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Be Transparent

Be Transparent

Rabbi Evan Moffic writes in his “20 tips from Moses”,

“Certain conversations are meant to take place only between Moses and God. Yet, most of what he knows and believes Moses shares with the people. He is astonishingly transparent, as best evidenced during the construction of the portable tabernacle.

The Bible tells us Moses kept meticulous records of all the contributions and the way they were used. He made it clear he did not abuse his power and used all the contributions to build the tabernacle and glorify God. His transparency gave the people greater confidence in his leadership.”

Where do you need to be transparent? How might it affect those with whom you work?

One of the major surprises that Jim Collins and his Good to Great team found about true leaders was that ego-driven, charismatic, push-pull leaders rarely brought companies from good to great and if they did, it wasn’t sustainable. The traits of truly great leaders are gratitude, openness, honesty, sincerity, good communication, flexibility, unselfishness, responsible, intentionality, and transparency.

In Psalms 139:23-24 NIV we read; “Search me, God, and know my heart; test me and know my anxious thoughts. See if there is any offensive way in me and lead me in the way everlasting.” As Christians, we believe that God knows every fibre of our being and if we entreat Him to keep us on the path of grace, truth, mercy, peace, and love, we will be doing right by Him and subsequently by all.

The funny thing is that God already knows all our offensive ways and whether we like it or not, many of the people who know us do as well. My mother, wife, and close friends can always tell what is on my mind and heart. They often encourage me not to play poker because my expressions and body language always give me away.  If you are like me, then it only makes sense to be transparent from the start. People are more likely to trust your intentions if you are consistent.

The most difficult thing is to get out of our own way! In Psychology Today, Michael J. Formica writes, “The ego is our greatest obstacle. It is what stands between us and awakened joy. The strength of the ego-self is defined by the degree of investment that we have in the people, experiences, and situations that surround us. By divesting ourselves of our attachment to the objects of our lives and becoming transparent to their impact on the ego-self, we become unassailable - emotionally and spiritually…. Being transparent means letting it - all of it - pass through us.”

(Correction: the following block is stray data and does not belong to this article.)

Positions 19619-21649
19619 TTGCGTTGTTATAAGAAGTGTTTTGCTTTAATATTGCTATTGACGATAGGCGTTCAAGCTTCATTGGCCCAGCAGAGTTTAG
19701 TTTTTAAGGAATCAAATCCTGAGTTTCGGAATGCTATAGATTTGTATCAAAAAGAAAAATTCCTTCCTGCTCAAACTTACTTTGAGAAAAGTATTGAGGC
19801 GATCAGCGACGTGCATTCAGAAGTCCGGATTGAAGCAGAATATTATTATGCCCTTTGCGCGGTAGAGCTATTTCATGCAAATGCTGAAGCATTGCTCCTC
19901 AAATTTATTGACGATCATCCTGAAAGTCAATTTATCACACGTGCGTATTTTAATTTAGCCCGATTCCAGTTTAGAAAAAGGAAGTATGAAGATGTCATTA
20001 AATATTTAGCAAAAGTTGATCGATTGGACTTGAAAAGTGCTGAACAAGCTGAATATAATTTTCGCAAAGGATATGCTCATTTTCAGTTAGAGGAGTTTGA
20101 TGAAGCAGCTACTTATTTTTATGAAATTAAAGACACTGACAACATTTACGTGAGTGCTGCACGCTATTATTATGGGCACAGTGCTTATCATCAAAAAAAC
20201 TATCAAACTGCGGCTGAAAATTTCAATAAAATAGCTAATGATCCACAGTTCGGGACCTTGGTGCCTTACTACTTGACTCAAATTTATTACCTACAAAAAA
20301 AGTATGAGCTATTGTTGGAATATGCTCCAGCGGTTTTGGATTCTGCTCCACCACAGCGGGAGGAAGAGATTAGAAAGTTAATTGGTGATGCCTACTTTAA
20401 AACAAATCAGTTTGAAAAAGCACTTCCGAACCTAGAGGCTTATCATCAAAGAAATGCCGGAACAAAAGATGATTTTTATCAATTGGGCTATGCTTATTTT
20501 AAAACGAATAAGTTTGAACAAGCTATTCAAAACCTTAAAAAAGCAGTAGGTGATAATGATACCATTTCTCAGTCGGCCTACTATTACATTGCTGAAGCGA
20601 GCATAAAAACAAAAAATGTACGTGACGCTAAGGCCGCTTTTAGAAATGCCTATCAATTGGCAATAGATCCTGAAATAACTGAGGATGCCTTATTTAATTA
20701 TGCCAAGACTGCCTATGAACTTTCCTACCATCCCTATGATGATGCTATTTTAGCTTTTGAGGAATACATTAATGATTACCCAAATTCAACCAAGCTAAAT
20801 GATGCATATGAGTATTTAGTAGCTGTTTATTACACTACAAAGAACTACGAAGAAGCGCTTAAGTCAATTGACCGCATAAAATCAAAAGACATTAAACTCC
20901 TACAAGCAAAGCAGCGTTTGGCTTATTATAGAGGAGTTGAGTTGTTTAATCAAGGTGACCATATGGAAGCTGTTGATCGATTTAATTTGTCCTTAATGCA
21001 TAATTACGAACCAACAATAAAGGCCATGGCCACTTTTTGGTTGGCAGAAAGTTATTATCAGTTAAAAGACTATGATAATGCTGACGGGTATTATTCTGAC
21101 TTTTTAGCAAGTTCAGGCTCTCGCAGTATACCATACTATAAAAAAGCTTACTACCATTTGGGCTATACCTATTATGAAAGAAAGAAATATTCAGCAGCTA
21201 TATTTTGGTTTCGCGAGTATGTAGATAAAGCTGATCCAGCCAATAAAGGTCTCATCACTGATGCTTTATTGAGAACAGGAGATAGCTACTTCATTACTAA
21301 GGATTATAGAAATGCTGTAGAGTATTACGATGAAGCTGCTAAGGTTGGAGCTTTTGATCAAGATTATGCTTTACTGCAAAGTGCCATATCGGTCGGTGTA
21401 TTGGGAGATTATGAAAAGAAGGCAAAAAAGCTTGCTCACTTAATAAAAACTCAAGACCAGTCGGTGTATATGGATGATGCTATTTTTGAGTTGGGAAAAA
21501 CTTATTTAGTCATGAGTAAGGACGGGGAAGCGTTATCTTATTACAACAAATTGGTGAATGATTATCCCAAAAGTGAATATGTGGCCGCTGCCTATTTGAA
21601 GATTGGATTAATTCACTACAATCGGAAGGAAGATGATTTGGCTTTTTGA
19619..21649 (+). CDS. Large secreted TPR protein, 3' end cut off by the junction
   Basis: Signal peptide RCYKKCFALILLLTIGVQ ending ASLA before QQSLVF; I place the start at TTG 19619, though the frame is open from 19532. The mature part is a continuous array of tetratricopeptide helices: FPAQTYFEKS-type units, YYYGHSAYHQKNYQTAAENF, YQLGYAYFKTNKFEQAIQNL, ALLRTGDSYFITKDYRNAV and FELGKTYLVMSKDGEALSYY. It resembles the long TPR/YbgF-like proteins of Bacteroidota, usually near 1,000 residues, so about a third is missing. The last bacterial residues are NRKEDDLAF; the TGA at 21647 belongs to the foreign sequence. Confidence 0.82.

Why is Transparency Important?

Think about the people you like to be with? What is it that makes you feel you can trust someone? Usually, it is people who are genuine and, in a word, – transparent. According to the American Psychological Association’s 2014 Work and Well-Being Survey over 25% of workers don’t trust their employer and 64% felt their employers are not always honest and truthful! That to me is frightening. If people don’t trust their own bosses and companies, how can we as consumers? Your employees and colleagues are your front line and having them on your side is essential.

Equal to trust is “Psychological Safety”. Today more than ever people want to feel safe, safe in their home, safe at work, and safe in their country. Psychological safety is knowing that you can be who you are, not be afraid to voice your concerns and issues and be valued. The key to all of this is TRANSPARENCY.

Transparency promotes the feeling of being valued, trusted, and accountable, and results in better relationships. People also feel happier and have much more effective communication. It does require a degree of vulnerability, but the rewards greatly outweigh the costs.

It also affects the bottom line. When you care more, your staff cares more, your customers will feel the difference immediately! Whenever I walk into a store or engage with a new business, I can tell the vibe immediately and it translates to me deciding to spend my money there or not.

Bottom line: when more minds think about a challenge it usually brings about stronger decisions and more options. 

How do you demonstrate transparency?